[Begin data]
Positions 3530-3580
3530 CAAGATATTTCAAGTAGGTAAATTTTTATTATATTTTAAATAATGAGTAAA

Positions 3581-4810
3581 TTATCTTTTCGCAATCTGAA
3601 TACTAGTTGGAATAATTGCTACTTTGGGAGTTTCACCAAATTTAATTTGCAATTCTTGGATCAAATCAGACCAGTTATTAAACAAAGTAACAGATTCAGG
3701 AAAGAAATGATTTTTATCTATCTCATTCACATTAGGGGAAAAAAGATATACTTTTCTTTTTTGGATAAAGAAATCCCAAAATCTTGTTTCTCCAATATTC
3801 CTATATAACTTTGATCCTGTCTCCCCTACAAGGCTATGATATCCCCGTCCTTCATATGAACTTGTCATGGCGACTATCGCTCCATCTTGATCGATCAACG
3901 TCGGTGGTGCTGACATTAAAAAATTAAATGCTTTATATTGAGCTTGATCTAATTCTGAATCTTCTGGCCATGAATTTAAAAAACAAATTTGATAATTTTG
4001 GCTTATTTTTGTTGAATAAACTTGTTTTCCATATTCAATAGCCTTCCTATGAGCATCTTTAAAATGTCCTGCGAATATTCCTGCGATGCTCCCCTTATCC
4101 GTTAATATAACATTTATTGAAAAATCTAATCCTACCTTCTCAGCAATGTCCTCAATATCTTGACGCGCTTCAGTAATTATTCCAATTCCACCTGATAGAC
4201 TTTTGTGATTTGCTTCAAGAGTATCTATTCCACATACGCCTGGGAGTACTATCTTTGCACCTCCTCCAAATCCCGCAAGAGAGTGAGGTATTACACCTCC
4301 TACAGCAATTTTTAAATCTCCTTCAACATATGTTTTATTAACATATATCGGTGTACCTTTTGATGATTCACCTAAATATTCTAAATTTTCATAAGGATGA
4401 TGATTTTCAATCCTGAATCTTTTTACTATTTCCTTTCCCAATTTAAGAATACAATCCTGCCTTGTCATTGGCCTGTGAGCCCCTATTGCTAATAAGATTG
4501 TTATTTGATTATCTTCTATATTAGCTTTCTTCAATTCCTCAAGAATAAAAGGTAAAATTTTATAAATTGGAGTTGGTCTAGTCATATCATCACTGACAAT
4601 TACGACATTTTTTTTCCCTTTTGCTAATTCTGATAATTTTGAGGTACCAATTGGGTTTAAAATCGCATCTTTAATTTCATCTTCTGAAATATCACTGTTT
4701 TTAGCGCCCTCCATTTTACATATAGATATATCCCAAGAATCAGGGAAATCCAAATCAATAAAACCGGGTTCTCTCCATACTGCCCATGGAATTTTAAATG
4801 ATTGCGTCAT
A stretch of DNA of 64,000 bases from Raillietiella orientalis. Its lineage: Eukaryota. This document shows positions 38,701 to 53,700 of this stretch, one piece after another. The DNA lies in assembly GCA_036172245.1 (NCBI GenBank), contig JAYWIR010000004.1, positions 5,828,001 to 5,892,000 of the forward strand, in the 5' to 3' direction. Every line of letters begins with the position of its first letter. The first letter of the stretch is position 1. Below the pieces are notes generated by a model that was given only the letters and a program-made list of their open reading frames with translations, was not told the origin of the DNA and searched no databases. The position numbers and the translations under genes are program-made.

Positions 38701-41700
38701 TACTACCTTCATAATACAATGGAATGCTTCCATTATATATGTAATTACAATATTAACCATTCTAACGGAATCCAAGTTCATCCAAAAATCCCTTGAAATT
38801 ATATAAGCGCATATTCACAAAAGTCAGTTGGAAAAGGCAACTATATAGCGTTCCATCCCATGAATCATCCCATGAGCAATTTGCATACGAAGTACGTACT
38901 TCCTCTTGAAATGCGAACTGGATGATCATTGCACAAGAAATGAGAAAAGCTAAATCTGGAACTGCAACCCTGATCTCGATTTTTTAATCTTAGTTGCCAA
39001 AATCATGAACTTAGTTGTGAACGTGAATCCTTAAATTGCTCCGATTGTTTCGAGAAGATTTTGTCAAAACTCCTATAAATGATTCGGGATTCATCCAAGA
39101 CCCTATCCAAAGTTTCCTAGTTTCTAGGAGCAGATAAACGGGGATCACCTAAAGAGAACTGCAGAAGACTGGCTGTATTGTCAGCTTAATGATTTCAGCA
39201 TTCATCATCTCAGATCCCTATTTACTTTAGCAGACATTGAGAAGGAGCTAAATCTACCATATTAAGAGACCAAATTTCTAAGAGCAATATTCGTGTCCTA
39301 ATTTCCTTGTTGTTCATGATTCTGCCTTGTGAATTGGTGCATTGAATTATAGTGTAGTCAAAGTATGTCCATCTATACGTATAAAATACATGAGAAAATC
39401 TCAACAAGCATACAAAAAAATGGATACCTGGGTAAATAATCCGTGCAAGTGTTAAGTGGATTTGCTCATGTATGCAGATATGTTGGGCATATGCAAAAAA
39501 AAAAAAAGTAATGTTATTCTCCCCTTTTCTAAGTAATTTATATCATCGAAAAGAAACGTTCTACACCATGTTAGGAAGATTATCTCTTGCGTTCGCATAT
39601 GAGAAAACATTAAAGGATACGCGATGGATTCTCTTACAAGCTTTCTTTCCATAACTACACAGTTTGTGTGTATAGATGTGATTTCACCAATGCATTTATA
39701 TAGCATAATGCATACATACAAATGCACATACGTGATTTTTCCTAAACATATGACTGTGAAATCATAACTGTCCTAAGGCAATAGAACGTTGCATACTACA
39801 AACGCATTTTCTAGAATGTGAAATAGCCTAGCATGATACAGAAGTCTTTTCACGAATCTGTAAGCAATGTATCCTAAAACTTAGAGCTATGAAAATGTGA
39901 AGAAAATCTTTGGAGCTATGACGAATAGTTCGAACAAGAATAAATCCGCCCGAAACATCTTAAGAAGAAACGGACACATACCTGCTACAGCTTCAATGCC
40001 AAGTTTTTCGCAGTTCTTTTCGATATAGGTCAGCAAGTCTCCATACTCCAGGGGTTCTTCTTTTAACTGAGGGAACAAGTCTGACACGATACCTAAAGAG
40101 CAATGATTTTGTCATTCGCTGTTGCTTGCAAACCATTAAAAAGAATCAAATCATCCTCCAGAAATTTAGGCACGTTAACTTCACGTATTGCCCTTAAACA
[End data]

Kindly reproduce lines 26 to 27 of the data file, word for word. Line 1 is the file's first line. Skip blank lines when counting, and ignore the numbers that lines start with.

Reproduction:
39301 ATTTCCTTGTTGTTCATGATTCTGCCTTGTGAATTGGTGCATTGAATTATAGTGTAGTCAAAGTATGTCCATCTATACGTATAAAATACATGAGAAAATC
39401 TCAACAAGCATACAAAAAAATGGATACCTGGGTAAATAATCCGTGCAAGTGTTAAGTGGATTTGCTCATGTATGCAGATATGTTGGGCATATGCAAAAAA